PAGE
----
At San Digital, we believe the work we do today should positively impact the environment and not compromise the ability of future generations. It seems obvious, but large organisations continue to think sustainability is a box-ticking exercise and an inconvenience.
All the small things
We’re a small (but growing) software engineering company that likes to do things a little differently, from engineer-led teams to defined outcome projects. However, we’d like to work with our customers, partners, and competitors to share ideas and make the world a better place when it comes to sustainability.
The resources we have at our disposal are nothing compared to the large consultancies, but that’s not stopping us from doing our bit, so I’d like to broadcast some of the small things we’re doing and looking to trial.
Project delivery and product sustainability
When bidding for, planning, or initiating a project, why don’t companies define sustainability KPIs (Key Performance Indicators) for the delivery process and the end outcome/product? Probably because it’s hard, takes lots of time and eats into profit? Wrong. We have defined some simple sustainability measures we’re currently trialling and have not seen project durations increase, and in all honesty, we’re potentially more likely to win the work (TBC).
Our sustainability measures
These are our three (work in progress) sustainability measures to sit alongside common sense:
- NFRs (Non-Functional Requirements). Formally documenting environmental, human, and socio-economic requirements. There are different kinds of NFRs for delivery and products, such as the need for long term tracking and assurance.
- Quality Having spent half my life obsessed with governing and improving technical quality, I see sustainability quality as an extension of that. The ease and flexibility of system change is a technical and environmental quality concern.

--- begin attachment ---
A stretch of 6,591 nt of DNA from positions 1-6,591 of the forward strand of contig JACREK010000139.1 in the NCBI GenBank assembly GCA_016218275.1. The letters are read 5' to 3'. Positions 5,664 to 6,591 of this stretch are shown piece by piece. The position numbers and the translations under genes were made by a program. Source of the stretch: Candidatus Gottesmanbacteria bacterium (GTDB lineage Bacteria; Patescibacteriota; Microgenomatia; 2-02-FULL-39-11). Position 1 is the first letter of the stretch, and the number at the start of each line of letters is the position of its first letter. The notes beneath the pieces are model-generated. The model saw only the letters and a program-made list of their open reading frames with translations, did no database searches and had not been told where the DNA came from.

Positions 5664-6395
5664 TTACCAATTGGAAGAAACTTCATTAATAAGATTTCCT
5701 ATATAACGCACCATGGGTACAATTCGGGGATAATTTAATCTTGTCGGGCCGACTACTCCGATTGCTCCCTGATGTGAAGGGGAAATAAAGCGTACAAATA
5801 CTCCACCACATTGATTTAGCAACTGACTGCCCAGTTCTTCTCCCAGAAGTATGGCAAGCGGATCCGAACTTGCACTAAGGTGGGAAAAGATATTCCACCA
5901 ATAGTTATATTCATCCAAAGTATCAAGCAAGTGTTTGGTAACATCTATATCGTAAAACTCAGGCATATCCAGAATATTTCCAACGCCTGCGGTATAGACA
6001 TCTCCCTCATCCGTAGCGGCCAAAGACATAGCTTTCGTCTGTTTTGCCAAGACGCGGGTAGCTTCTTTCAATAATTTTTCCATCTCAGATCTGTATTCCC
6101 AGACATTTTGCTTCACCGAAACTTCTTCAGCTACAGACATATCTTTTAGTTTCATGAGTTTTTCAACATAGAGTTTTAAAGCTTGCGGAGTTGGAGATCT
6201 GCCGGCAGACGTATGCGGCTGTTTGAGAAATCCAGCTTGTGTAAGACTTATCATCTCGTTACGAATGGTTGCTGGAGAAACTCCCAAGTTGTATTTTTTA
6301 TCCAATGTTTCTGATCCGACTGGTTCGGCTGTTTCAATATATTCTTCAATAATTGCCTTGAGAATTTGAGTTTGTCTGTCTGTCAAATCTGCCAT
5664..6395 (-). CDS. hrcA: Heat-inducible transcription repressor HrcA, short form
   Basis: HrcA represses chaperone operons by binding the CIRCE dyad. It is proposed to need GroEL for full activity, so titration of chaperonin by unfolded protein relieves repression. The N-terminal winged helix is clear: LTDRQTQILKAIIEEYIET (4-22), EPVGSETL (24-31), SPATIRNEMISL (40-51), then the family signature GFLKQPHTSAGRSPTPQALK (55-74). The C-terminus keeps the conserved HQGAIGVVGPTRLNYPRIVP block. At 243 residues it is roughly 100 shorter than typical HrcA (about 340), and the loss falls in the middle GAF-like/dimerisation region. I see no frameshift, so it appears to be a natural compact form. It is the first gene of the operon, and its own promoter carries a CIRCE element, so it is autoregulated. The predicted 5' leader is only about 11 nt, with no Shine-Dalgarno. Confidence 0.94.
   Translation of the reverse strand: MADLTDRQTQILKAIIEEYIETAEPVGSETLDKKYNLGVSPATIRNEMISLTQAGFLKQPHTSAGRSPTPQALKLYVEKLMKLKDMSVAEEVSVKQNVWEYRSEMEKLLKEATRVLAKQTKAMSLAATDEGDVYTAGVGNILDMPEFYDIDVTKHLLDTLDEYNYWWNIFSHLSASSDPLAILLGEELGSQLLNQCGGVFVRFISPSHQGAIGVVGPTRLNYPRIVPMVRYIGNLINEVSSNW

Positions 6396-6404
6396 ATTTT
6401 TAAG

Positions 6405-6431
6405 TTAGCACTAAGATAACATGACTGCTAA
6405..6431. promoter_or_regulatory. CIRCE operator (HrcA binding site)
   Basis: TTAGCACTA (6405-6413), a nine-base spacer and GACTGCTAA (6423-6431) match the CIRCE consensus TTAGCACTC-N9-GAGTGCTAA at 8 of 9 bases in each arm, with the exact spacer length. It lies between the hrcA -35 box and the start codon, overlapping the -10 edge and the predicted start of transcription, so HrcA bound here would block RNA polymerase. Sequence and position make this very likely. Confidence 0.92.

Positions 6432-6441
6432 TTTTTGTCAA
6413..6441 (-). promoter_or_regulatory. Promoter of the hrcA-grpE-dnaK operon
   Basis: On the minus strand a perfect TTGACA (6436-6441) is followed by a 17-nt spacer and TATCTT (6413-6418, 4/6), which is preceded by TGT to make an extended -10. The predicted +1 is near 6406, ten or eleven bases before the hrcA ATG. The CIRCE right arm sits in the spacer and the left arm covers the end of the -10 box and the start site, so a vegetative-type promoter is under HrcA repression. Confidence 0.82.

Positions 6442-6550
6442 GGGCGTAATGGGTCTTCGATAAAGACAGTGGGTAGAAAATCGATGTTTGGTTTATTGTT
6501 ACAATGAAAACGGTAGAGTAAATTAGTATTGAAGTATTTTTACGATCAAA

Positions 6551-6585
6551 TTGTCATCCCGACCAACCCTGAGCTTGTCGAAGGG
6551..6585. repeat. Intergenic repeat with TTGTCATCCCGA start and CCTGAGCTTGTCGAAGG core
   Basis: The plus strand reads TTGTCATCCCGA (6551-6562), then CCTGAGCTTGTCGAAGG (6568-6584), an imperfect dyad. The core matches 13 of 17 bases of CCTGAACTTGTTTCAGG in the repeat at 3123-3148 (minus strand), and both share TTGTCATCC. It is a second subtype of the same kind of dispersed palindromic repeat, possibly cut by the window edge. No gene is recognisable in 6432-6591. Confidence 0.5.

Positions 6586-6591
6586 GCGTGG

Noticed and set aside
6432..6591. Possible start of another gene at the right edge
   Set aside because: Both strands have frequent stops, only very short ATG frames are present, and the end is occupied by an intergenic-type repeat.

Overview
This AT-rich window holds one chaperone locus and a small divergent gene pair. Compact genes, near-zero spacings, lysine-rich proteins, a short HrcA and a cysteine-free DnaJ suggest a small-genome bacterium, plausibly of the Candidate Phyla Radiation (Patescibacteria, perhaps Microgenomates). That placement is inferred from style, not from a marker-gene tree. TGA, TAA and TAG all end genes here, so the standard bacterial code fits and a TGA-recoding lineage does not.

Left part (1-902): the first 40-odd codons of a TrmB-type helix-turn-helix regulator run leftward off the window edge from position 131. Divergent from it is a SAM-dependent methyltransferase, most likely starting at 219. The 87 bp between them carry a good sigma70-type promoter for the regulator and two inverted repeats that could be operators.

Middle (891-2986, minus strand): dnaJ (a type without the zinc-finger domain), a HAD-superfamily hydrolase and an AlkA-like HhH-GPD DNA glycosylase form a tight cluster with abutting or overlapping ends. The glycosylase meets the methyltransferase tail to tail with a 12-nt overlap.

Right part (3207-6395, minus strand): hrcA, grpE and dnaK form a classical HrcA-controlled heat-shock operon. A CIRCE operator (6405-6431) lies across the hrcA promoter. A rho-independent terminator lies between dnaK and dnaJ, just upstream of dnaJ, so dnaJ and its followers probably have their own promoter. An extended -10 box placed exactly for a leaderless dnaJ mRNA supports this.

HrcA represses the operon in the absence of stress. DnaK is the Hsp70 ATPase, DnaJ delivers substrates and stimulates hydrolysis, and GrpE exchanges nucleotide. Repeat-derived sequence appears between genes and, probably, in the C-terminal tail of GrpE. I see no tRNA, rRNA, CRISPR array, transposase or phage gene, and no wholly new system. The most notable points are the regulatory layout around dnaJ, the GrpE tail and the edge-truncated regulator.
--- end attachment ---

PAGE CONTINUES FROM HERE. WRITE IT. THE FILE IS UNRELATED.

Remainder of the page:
- Risk Climate change is an example of a project and business risk. Investors will now typically request data covering environmental, social and corporate governance, as poor performance and practices pose a substantial financial risk.
Government Digital Services (GDS)
Having been involved in many GDS projects, I’m surprised there is still no mention of sustainability in their technology code of practice, which will help set the benchmark for public services. However, I’m sure it’s coming, and if it’s as successful as other standards is likely to transfer to some private sector projects and gain wider adoption.
Remote by default
Starting San Digital during the pandemic did have some benefits. We were able to design an officeless business with the right tools and processes from day one and adapt quickly to improve constantly. Sales meetings, workshops, and interviews are efficient and effective conducted remotely. Video conference beers are probably the main disappointment, but I have run virtual/remote whisky and wine tasting nights to some success.
We adopt a common-sense approach to travel; I’m not someone who enjoys or wants to waste time driving up and down motorways with a couple of shirts hung in the back.
When I need to travel, I batch meetings in the same city and plan the content to maximise the time and cover tasks better suited to in-person.
Spending a few days in an Airbnb next to a customer is a great way to bond as a team. It allows us to smash a project and, more importantly, socialise as a team, not in front of a screen.
Electric vehicles and smart energy
Our last three projects have centred around electric vehicles and smart energy (mobile apps, cloud platform and technical strategy), which is a natural follow on from my experience and passion for IoT (Internet of Things).
These types of projects have an additional emphasis on sustainability and raise further questions such as:
- Is that data transfer/cloud consumption necessary?
- Can we run that process on an edge device rather than in the cloud?
- Would it be possible to power the IoT device with a solar panel?
I suspect I will be posting more on this topic as our processes mature; get in touch if you’d like more info.
In the meantime, stop mining carbon-intensive cryptocurrencies; I no longer own any. Musk is promoting dogecoin to accelerate the Mars move ;)